While India is in the old Edmonton Oil Kings (major junior hockey team) locker room at Northlands, Canada is in the one formerly used by the Oilers – and that impressed Pospisil. “You need to have a tour guide for that dressing room,” he joked, “it’s massive. It was very cool – we got to see where the Stanley Cups were propped up and to see the dust around them. It was cool to see where the Great One was spending his years. As Canadians I guess we appreciate that a little bit more than the Indian team would.”
When doubles specialist Rohan Bopanna, at 37 the veteran of the Indian team, arrived in Northlands, he spoke with a Canadian about the arena and Gretzky. When told that Gretzky had scored more than 90 goals (92 in 1981-82) one year, Bopanna smiled and said, “but he was putting those in the net – that’s not a good thing to do in tennis.”
Full disclosure right off the top – yours truly was at the famous Bjorn Borg-John McEnroe Wimbledon final in 1980, covered Borg and McEnroe as a reporter and also worked for tournaments they played in the late 1970s and early 1980s.
The one thing that’s most striking in the Borg/McEnroe film, which opened the Toronto International Film Festival last week, is the uncanny resemblance between the Borg of that time and the Swedish actor, Sverrir Gudnason, who plays him in the movie.
There has rarely been such a strong likeness between a subject and the actor portraying him, and it makes it easy to believe in the Borg character.
On the other hand, Shia LaBeouf, the actor playing John McEnroe, looks nothing like him. So while Gudnason appears so much like Borg, LaBeouf just seems like a caricature of McEnroe and thus loses some credibility – a problem for the film.
(Sporting a much shorter haircut at last week’s media conference in Toronto, Gudnason looked remarkably unlike his Borg character.)
Sitting in the audience for an advance screening last week at the Toronto International Film Festival, before the film I heard some nostalgic tennis talk going on behind me. A group were discussing former players and a woman recalled a player but could only say his name was “Ivan, Ivan…?” before one of her friends said “Lendl.” Then she said about Lendl, “he was the eternal second,” before adding, “did he ever win a Grand Slam?” I wanted to turn around and say, “John McEnroe won seven Grand Slams, guess how many Lendl won?” While I actually did not say anything, my response would have been to inform her it was “eight.”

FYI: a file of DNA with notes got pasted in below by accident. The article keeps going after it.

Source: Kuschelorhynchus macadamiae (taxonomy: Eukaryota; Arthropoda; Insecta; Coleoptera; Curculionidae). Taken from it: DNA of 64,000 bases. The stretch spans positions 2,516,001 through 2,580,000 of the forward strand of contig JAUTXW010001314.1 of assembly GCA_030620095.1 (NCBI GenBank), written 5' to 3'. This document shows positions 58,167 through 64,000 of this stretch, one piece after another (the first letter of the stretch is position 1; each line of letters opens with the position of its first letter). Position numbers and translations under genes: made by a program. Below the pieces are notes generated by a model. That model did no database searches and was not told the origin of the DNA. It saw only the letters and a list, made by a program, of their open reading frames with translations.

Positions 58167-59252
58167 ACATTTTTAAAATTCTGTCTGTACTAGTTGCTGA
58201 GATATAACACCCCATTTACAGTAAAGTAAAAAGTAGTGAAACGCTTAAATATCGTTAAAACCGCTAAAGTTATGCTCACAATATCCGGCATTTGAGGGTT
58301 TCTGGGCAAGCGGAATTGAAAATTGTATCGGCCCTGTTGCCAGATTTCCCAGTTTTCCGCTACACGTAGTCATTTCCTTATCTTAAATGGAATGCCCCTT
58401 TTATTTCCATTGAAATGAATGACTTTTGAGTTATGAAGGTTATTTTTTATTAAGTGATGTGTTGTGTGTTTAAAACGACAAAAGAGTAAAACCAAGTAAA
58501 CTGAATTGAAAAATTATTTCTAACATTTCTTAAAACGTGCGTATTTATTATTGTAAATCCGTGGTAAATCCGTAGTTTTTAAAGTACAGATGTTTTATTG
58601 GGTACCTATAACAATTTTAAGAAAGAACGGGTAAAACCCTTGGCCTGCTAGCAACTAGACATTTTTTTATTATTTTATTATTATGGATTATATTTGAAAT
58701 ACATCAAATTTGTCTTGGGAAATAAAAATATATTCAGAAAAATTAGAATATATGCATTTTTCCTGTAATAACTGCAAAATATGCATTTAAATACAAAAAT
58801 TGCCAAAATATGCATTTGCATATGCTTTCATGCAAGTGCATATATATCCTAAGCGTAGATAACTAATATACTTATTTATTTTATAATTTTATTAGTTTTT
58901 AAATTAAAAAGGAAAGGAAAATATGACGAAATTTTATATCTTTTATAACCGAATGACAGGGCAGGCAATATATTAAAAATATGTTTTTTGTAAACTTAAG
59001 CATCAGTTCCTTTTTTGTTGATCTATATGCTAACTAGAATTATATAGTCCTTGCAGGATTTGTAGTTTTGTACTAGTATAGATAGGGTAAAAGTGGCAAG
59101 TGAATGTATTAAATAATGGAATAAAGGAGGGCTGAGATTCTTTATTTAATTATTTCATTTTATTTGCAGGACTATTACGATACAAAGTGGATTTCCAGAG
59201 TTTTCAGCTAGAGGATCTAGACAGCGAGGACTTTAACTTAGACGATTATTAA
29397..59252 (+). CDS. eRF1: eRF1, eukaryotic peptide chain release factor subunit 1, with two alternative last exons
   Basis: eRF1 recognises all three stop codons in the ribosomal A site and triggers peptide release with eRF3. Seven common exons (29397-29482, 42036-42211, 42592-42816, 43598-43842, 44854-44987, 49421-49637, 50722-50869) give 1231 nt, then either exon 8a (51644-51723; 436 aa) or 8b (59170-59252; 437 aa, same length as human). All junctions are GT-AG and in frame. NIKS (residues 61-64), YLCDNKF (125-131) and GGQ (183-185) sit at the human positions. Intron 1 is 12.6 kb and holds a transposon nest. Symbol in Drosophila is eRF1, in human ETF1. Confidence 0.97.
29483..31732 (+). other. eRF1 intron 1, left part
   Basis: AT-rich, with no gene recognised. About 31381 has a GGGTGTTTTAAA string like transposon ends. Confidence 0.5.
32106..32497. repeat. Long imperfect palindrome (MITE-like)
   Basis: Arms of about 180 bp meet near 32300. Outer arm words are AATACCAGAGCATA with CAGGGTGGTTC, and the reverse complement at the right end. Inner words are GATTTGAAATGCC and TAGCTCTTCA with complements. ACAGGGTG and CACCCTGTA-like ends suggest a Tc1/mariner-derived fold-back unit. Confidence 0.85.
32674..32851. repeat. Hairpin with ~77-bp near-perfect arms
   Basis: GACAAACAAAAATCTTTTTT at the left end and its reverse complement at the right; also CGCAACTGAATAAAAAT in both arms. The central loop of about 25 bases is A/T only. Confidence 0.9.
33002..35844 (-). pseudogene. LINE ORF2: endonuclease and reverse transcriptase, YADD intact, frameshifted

The movie’s script was written by a Swede, Ronnie Sandahl, and the director was a Dane, Janus Metz. That’s noted because the movie is basically about Borg, the Swede. The Borg background stuff – all about his anxiety trying to win a fifth Wimbledon in a row – was well done and seems authentic – right down to having Borg’s own (second) son Leo play him as a 13-year-old. (Metz told the media gathering in Toronto that Leo actually applied for the role and that, after weighing pros and cons, they decided to give him the part. He’s apparently a very good junior player in Sweden.)
By contrast, McEnroe’s past is handled in a cursory manner, with not nearly as much time spent detailing his background as was the case with Borg.
The film unfolds to the constantly pounding and welling sounds of a symphonic orchestra to heighten emotions, and is reasonably believable.
There’s not an excessive amount of actual tennis until the last half hour or so, which is essentially a re-creation of the 1980 match. For whatever reason – the 1979 movie ‘Players’ had its tennis action filmed on Centre Court at Wimbledon – the Borg/McEnroe tennis was shot on a re-creation of Centre Court. The main sticking point there was that the grass – or artificial grass – looked to have been laid in long vertical strips, which was jarring to the mind’s eye compared to the immaculate, uniform lawn on Wimbledon’s Centre Court.
Gudnason and LaBeouf were filmed in close-up and looked okay in the action scenes, but the body doubles filmed from behind for action shots were good – especially the guy doubling the McEnroe character.
During a media conference after the film, it was learned that neither LaBeouf or Gudnason had played tennis but that they did train for six months before production began. Gudnason now plays once a week while LeBoeuf said he learned his tennis for the part as if he were learning dance moves – just the movement and he never really played nor does he play now.
It seems a shame they could not have used the original 1980 Wimbledon final video for the film just for authenticity’s sake – and the tennis of the match near the end probably went on too long because a few people walked out of the cinema during the long concluding action scene on the court.
Gudnason met the 61-year-old Borg at a screening in Sweden last week and said he was a nice guy. But LaBeouf has never met McEnroe but that didn’t stop him offering views on the controversial American, including describing him affectionately as a “Bad Santa” kind of character.
Apparently McEnroe doesn’t like the film, which is not surprising seeing as he is mainly portrayed as a coarse, obnoxious individual.
Borg, who was much examined about his background and foibles in the film, particularly in his relationships with coach Lennart Bergelin and his fiancée Mariana Simionescu of Romania, has said he liked it. (Above is a picture of ‘Bjorn’ and ‘Mariana’ Donnay racquets from that period.)
The final verdict on Borg/McEnroe the movie – worth seeing but it’s a Hollywood version of the rivalry, nothing close to factual representation.
It was only 20 degrees (68 degrees Fahrenheit) in Edmonton on Sunday afternoon. But that didn’t stop these hardy locals from swimming in the wading pool in front of the Alberta Legislature Building.